Little is an award-winning architect and advocate for the revitalization of the urban realm, with a focus on creating equitable communities. She has played a leading role in promoting design as a critical component in the rebirth of Detroit, and served as the only architectural representative on the Design Core Advisory Board that was instrumental in nominating and naming Detroit as a UNESCO City of Design.
Little is a founding member of the Detroit Chapter of the National Organization of Minority Architects (NOMA), where she has been a continuous board member and held numerous leadership positions since 2007, including NOMA National Midwest vice president and Detroit NOMA Chapter president. She has leveraged her skills as a researcher, historian, engagement expert, and community activist to highlight the stories, contributions, and influence of Black architects in Detroit. Little has documented the professional journeys and creative works of Black architects across the city through a range of events and media experiences, including lectures, tours, web communications, and social media.
Little has also focused much of her career on mentorship and introducing young minorities to the architectural profession. Over the past seven years she has helped more than 200 Black students at the middle school, high school, and college levels explore the architectural field through paid internships, mentoring programs, career fairs, and community forums, as well as the establishment of the NOMA Detroit Project Pipeline student camp programs.
Little has planned and designed many notable projects in Detroit and throughout the Midwest. She led a collaborative team to document and honor sites associated with the Black civil rights movement in Detroit, a part of the National Park Service’s efforts to provide a more inclusive interpretation of American history. She served as architect and community engagement specialist for an inclusive master plan for the Warrendale Cody Rouge Neighborhood, also in Detroit.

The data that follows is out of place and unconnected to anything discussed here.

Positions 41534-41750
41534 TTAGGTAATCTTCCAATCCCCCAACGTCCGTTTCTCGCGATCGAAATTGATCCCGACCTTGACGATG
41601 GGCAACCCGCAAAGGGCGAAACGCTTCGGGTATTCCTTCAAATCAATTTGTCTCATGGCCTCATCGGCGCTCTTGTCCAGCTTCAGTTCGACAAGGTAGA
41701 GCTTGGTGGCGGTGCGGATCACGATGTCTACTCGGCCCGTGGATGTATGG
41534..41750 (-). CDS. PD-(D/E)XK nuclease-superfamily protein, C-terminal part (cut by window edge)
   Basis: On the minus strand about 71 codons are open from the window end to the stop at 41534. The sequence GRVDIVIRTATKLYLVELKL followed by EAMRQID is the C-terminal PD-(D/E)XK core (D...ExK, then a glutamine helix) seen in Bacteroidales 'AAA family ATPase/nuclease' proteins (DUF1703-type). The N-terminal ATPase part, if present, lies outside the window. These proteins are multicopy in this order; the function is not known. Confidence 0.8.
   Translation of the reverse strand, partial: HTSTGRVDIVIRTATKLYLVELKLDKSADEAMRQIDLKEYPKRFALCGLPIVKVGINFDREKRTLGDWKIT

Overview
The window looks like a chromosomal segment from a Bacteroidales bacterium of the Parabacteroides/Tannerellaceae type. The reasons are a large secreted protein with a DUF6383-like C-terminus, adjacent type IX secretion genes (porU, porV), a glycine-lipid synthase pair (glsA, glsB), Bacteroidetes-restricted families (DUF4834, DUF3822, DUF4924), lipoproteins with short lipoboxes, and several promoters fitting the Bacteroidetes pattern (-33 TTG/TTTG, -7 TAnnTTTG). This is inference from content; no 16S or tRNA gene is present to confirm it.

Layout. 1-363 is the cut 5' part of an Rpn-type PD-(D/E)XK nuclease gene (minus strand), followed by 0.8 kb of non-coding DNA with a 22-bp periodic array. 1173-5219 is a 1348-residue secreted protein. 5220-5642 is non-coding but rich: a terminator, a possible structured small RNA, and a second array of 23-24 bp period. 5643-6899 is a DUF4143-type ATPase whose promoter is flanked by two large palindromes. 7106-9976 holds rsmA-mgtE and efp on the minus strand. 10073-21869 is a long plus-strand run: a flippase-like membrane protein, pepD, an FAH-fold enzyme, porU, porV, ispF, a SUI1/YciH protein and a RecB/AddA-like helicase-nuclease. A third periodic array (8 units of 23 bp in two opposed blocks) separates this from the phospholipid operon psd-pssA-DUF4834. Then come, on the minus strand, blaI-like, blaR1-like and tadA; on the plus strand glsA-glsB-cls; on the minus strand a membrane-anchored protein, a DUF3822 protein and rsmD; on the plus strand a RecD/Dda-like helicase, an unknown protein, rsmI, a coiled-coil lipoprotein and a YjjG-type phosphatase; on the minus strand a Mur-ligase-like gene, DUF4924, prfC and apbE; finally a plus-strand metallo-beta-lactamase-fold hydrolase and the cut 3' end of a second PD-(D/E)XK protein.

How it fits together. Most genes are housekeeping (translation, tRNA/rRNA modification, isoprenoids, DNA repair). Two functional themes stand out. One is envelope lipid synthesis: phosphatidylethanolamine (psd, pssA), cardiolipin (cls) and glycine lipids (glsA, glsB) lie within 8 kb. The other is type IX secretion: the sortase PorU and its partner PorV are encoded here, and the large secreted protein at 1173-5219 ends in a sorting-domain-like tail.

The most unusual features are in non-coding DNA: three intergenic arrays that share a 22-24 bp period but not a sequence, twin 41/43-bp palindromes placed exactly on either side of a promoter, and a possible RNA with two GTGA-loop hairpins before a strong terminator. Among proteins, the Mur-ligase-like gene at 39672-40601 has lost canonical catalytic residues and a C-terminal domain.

In Hamtramck, Michigan, she led the creation of a plan for an underutilized recreation district that leverages the significance of the Negro National League history in the area and will help celebrate the area’s multicultural heritage. Little also helped lead the transformation of the former Fiberglas Tower in Toledo, Ohio, into a mixed-use office and residential building now known as the Tower on the Maumee. Other adaptive use projects under her direction include 139 Cadillac Square in Detroit, which transformed a ten-story office building into a mixed-use residential and retail structure; and the Crapo Building, which revitalized the historic Legacy building in downtown Bay City, Michigan.
Little holds a Master of Architecture (1998) and a B.S. in Architecture and Design (1994) from Lawrence Technological University. She is a member of the AIA, NOMA, the New Step CDC Board of Directors, and the Design Core Detroit Advisory Board. Her leadership within the AIA has included serving as a board member with AIA Detroit and participating on numerous committees.
“Few architects have had the kind of impact on their communities and their profession that Saundra Little has,” says Alyson Steele, FAIA, LEED AP, executive vice president and chief design officer for Quinn Evans. “Her equity-focused career has fostered diversity within Detroit’s architectural community and created new opportunities for minority architects. Within Quinn Evans and throughout our industry, Saundra has served as a role model for advocacy, activism, mentorship, and design excellence.”